higher than the averaged APE job openings found in phase 1 (M =
24.39). The marketable trend fitted over phase 2, however, did not
increase as compared to the marketable trend fitted over phase 1.
The marketable trend fitted over phase 1 increases at a rate of 1.03
position opening per year, while the marketable trend fitted over
phase 2 decreases at a rate of 1.24 position opening per year.
Table 4 presents other specialization areas included in all
APE job openings and their frequencies, percentages, and ranks.
As shown in Table4, a total of 15 other specialization areas were
identified in combination with APE responsibility. The result of
chi-square test indicated a significant difference in the distribution
of the frequencies over these areas, x2 (14, N = 1490) = 4645.55, p
< .001. As presented in corresponding ranks based on percentages
in Table 3, the 15 other areas included in APE job openings were
ranked from physical education methods (the top one) to special
education and others (the last one)
Discussion
The results of this investigation document the assumption that
the employment market of APE careers in higher education has
grown since 1975. As shown in Table 2, the fitted equation of APE
job openings shows an increasing trend, which is increased by
0.48 APE job opening an academic year as indicated in the fitted
regression equation based on the yearly frequencies of APE job
APE Job APE First APE Second
Openings Priority Priority
Data Yearly Yearly Yearly
frequencies proportions proportions
Equation Y=0.48X – 935.74 Y=-0.01X + 22.95 Y=0.12X–22.89
Trend Increase Decrease Increase
Rate of
trend 0.48 1% (0.01 x 100) 12% (0.12 x 100)
R2 .33 .40 .42
F(1, 32)
value 15.97 21.47 23.19
P value .00 .00 .00
Table 2. Regression Equations Fitted based on the Yearly
Frequencies of APE Job Openings and the Yearly
Proportions of APE First Priority and APE Second
Priority from Academic Years 1975-76 to 2008-09
Phase 1 Phase 2
1975-76 to 1997-98 1998-99 to 2008-09
Mean of the
APE Openings 24.39 29.63
SD of the
APE Openings 8.74 6.38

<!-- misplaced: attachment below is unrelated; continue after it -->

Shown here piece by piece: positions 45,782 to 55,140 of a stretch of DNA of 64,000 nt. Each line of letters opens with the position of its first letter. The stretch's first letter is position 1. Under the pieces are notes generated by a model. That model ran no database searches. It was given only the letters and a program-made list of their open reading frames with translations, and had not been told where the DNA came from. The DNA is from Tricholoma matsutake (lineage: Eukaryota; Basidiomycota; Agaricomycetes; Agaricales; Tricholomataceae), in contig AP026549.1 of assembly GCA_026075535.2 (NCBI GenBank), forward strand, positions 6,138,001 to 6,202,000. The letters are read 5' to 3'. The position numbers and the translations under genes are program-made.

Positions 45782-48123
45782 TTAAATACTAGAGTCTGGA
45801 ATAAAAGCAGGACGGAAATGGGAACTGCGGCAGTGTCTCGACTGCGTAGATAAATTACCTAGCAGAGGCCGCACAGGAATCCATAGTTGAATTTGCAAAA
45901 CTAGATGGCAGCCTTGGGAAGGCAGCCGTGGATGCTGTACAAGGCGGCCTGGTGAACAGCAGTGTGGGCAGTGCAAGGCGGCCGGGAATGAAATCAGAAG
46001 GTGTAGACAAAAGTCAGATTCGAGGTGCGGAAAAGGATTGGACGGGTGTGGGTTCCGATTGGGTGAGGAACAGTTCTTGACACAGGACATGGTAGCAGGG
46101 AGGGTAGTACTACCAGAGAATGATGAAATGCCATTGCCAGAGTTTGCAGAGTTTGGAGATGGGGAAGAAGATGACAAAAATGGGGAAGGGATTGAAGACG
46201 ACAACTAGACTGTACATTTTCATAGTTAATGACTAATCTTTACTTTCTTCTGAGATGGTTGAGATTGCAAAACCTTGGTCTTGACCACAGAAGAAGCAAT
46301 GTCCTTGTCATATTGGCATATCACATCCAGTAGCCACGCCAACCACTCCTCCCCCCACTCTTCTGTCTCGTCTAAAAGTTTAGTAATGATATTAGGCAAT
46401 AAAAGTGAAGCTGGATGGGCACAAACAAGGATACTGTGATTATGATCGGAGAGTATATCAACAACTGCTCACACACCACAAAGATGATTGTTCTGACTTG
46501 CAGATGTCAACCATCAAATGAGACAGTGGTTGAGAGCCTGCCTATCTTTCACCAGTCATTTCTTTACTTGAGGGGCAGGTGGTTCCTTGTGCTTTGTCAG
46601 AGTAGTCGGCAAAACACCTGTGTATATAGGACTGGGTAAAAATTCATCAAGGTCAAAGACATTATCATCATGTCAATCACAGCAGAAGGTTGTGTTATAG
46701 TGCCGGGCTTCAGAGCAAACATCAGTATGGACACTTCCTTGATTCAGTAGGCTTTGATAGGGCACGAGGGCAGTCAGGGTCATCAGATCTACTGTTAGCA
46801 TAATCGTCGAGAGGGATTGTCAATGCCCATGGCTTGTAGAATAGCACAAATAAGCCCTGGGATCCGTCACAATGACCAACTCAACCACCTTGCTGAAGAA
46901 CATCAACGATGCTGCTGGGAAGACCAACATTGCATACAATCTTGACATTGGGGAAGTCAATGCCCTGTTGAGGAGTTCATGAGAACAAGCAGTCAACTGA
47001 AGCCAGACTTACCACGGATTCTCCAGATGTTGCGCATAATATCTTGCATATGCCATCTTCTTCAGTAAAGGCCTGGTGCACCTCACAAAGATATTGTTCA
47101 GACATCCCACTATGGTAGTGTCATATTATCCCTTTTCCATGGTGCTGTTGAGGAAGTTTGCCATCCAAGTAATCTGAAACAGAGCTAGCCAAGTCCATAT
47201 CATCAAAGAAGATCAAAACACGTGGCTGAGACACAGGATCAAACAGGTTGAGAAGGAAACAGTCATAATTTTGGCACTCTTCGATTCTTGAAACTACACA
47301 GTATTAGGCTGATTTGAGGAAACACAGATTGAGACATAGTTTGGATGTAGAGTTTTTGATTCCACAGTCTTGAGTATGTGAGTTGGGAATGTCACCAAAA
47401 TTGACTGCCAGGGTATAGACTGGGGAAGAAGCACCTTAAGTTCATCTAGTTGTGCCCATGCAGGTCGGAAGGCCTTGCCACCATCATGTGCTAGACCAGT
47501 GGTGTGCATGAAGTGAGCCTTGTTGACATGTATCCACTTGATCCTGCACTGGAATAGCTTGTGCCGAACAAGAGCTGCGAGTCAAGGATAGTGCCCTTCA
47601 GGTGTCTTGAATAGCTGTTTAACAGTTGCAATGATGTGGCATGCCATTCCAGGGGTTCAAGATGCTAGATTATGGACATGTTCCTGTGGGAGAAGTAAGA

Regression
Equation Fitted Y = 1.03X – 2024 Y = -1.24X + 2506
Trend of the
Fitted Equation Increase Decrease
Rate of the
Fitted Equation 1.03 1.24
R2 of the
Fitted Equation .65 .41
F value of the
Fitted Equation 38.84 6.36
P value of the
Fitted Equation .00 .03
Table 3. Mean, Standard Deviation, and Information about
Fitted Regression Equations based on the Yearly
Frequencies of APE Job Openings over Phase 1
from 1975-76 to 1997-98 and Phase 2 from
1998-99 to 2008-09
Other area Frequency Percentage Rank
Physical education methods 497 33.33 1
motor behavior and control 261 17.51 2
Health and wellness education 136 9.12 3
Tests, measurement, and evaluation 106 7.11 4
Biomechanics and kinesiology 104 6.98 5
Exercise physiology and fitness 100 6.71 6
Physical and recreational therapy 49 3.29 7
Sports management & administration 48 3.22 8
Sport medicine and athlete training 44 2.95 9
First aid, CPR, and safety education 39 2.62 10
Research methods 34 2.28 11
Sport psychology 28 1.88 12
Sport history, philosophy, sociology 22 1.48 13
Statistics and computer application 12 0.80 14
Special education and others 11 0.74 15
Total 1491 100 —
Table 4. Frequencies, Percentages, and Ranks of Other
Areas in Combination with APE Job Openings
from Academic Years 1975-76 – 2008-09
volume 5, issue 2 25
Quantitative Analyses
openings (Y = 0.48X – 935.74, R2 = .33, F[1, 32] = 15.97, and p =
.00). Since the F test for this regression reveals a significant linear
relationship between the predictor variable (years) and the criterion
variable (job openings), we can conclude that the job market of
APE careers in higher education is growing over the past 34 years.
This finding clearly supports the prediction of a continued increase
in the APE job market in higher education since 1975 made by
Zhang, et al., 1999.
It should be noted that even though the averaged APE job
openings increased from phase 1 (academic years from 1976-76